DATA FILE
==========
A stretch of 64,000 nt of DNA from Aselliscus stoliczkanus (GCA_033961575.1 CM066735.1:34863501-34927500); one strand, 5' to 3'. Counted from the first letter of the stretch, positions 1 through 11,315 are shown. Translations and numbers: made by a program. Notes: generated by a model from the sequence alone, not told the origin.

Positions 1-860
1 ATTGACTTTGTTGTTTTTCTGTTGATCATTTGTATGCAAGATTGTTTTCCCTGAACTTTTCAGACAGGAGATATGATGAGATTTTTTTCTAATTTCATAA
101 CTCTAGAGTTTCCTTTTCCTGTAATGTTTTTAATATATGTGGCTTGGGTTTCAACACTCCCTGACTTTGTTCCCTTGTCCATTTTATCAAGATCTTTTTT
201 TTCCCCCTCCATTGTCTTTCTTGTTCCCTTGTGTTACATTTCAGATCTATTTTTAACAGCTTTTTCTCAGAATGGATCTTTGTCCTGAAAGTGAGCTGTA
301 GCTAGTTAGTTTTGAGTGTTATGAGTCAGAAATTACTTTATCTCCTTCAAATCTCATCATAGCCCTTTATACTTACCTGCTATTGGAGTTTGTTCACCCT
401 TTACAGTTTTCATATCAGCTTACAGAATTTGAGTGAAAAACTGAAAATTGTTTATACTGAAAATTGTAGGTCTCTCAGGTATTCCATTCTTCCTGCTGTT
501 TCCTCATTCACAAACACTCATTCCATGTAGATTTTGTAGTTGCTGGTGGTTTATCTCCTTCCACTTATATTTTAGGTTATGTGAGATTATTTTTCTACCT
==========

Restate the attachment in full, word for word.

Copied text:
A stretch of 64,000 nt of DNA from Aselliscus stoliczkanus (GCA_033961575.1 CM066735.1:34863501-34927500); one strand, 5' to 3'. Counted from the first letter of the stretch, positions 1 through 11,315 are shown. Translations and numbers: made by a program. Notes: generated by a model from the sequence alone, not told the origin.

Positions 1-860
1 ATTGACTTTGTTGTTTTTCTGTTGATCATTTGTATGCAAGATTGTTTTCCCTGAACTTTTCAGACAGGAGATATGATGAGATTTTTTTCTAATTTCATAA
101 CTCTAGAGTTTCCTTTTCCTGTAATGTTTTTAATATATGTGGCTTGGGTTTCAACACTCCCTGACTTTGTTCCCTTGTCCATTTTATCAAGATCTTTTTT
201 TTCCCCCTCCATTGTCTTTCTTGTTCCCTTGTGTTACATTTCAGATCTATTTTTAACAGCTTTTTCTCAGAATGGATCTTTGTCCTGAAAGTGAGCTGTA
301 GCTAGTTAGTTTTGAGTGTTATGAGTCAGAAATTACTTTATCTCCTTCAAATCTCATCATAGCCCTTTATACTTACCTGCTATTGGAGTTTGTTCACCCT
401 TTACAGTTTTCATATCAGCTTACAGAATTTGAGTGAAAAACTGAAAATTGTTTATACTGAAAATTGTAGGTCTCTCAGGTATTCCATTCTTCCTGCTGTT
501 TCCTCATTCACAAACACTCATTCCATGTAGATTTTGTAGTTGCTGGTGGTTTATCTCCTTCCACTTATATTTTAGGTTATGTGAGATTATTTTTCTACCT